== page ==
Dating App Con Artists Swindled Americans out of $547M in 2021
Feb 12, 2022
By Kerry J. Byrne
These jerks steal your heart – and everything else you own.
A shocking number of Americans will spend Valentine’s Day not only broken-hearted — but dead broke — after being swindled by digital-dating deceivers.
The lovelorn were grifted out of $547 million by dating-app scammers last year, a shocking 78% increase over the previous record $307 million in losses in 2020, according to the Federal Trade Commission.
The number of reported cases climbed from 33,000 to 56,000, or 70%, over the same year.
The heartbreaking trend has defrauded hundreds of thousands of Americans out of more than $1.3 billion over the past five years.
Victim-turned-activist Rebecca D’Antonio, speaking this week on “Banfield” on NewsNation, said the con is now bigger than bank fraud.
The Florida woman was swindled out of $100,000 by a loathsome Lothario she met on OkCupid who purported to be a widowed father and oil-industry contractor from Australia.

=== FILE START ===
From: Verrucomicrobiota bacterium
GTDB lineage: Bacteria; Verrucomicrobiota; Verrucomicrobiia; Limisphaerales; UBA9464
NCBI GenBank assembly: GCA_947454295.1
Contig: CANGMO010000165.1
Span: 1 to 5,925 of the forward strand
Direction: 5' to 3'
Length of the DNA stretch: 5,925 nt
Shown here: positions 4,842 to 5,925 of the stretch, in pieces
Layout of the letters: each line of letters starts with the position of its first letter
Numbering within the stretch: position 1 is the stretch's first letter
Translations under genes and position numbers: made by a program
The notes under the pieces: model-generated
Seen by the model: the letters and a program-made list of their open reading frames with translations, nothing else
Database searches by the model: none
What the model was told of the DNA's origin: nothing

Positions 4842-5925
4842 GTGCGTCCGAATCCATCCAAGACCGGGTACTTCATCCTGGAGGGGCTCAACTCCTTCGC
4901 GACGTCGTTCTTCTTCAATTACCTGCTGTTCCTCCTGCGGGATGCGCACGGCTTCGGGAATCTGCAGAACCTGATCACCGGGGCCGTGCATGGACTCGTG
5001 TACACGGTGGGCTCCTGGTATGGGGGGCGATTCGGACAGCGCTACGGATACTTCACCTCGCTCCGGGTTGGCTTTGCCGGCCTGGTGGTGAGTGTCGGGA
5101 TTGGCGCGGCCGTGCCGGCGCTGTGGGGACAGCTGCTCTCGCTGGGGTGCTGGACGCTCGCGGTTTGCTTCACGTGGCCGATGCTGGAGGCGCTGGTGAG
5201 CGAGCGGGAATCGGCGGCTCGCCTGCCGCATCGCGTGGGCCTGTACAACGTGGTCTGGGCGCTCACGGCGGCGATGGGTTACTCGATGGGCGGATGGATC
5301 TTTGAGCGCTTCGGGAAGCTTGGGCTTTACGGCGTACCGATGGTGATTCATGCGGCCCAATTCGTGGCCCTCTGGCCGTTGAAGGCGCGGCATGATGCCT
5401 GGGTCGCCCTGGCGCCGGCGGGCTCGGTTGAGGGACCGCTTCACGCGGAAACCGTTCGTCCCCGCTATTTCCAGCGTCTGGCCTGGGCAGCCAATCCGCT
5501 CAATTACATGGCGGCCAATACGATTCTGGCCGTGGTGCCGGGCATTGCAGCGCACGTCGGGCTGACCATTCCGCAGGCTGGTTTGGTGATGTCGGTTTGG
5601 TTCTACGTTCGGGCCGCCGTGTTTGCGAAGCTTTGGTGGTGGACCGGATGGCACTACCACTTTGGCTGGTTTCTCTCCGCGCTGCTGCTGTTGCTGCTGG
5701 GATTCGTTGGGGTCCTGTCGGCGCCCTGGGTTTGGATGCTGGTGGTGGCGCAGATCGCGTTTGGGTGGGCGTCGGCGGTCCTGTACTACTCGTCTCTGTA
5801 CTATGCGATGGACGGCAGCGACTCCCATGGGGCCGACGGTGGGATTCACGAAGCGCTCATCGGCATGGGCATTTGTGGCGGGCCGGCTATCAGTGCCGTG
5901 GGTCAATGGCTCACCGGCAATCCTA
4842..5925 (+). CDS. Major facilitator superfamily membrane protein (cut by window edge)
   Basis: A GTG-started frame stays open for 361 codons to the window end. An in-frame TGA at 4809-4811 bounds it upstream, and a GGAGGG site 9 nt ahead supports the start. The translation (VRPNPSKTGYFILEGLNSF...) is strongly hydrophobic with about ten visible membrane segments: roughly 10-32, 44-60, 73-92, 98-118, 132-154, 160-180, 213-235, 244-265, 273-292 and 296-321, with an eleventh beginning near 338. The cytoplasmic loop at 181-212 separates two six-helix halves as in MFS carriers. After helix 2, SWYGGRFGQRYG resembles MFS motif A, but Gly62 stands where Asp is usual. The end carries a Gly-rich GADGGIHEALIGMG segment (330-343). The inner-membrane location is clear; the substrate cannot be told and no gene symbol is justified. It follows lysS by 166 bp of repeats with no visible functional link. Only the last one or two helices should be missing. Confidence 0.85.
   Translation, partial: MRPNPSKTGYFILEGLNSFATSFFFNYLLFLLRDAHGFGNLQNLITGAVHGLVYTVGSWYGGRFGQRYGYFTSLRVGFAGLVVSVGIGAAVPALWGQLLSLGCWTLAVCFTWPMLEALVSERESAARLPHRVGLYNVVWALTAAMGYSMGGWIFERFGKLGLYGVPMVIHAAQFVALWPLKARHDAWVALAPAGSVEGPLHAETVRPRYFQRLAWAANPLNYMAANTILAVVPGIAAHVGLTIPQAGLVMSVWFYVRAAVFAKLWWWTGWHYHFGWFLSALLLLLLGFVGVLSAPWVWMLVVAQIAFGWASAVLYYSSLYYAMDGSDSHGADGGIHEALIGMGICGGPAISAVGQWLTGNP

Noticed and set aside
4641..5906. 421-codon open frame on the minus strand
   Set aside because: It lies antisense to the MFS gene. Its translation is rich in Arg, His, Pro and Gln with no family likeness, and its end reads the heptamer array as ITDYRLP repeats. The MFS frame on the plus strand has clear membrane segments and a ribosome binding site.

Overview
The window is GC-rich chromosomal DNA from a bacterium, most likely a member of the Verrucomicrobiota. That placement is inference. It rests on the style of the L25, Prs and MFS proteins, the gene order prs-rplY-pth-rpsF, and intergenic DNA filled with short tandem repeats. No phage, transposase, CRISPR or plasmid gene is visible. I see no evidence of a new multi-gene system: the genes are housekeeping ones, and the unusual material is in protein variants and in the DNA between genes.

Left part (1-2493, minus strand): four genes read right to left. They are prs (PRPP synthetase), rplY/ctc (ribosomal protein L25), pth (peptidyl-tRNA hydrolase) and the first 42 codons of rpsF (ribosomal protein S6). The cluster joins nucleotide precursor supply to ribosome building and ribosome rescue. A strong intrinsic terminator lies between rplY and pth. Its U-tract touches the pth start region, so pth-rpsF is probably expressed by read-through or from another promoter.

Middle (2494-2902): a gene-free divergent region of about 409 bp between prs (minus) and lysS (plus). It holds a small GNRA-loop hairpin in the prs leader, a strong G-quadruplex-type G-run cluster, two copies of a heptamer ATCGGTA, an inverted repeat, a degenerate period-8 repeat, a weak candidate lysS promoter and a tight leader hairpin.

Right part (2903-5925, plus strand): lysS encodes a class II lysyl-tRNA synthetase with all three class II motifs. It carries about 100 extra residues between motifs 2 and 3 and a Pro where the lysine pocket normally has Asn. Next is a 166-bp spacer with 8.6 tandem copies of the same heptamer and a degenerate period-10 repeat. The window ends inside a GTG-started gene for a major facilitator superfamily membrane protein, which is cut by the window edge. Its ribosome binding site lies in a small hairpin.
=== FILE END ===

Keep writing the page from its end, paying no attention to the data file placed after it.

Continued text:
“They know what to say to disarm you. They know what to say to make you feel valued,” said D’Antonio, who was forced into bankruptcy by the ordeal. “This is their bread and butter. So they’re very practiced at it.”
She finally realized the con was on and confronted “Matthew,” telling him that his scam had driven her to contemplate suicide.
“Well, you have to do what you have to do,” was his heartless response.
The con’s skyrocketing growth has sparked warnings from federal agencies and watchdog groups, including the FTC, FBI and Better Business Bureau, along with the release of a new Netflix documentary exploring the phenomenon, “The Tinder Swindler.”
Seducers often display certain hallmarks, the feds warn, typically claiming to work overseas in the military, as a selfless doctor serving with an international organization or, as Matthew claimed, in the oil industry.
Matthew, it turns out, was a front for a criminal gang out of Nigeria, D’Antonio said.
“The scammers strike up a relationship with their targets to build their trust, sometimes talking or chatting several times a day. Then, they make up a story and ask for money,” the FTC warned.
“The Tinder Swindler” (Link): details the career of prolific dating-app con-man Shimon Hayut, often known as Simon Leviev.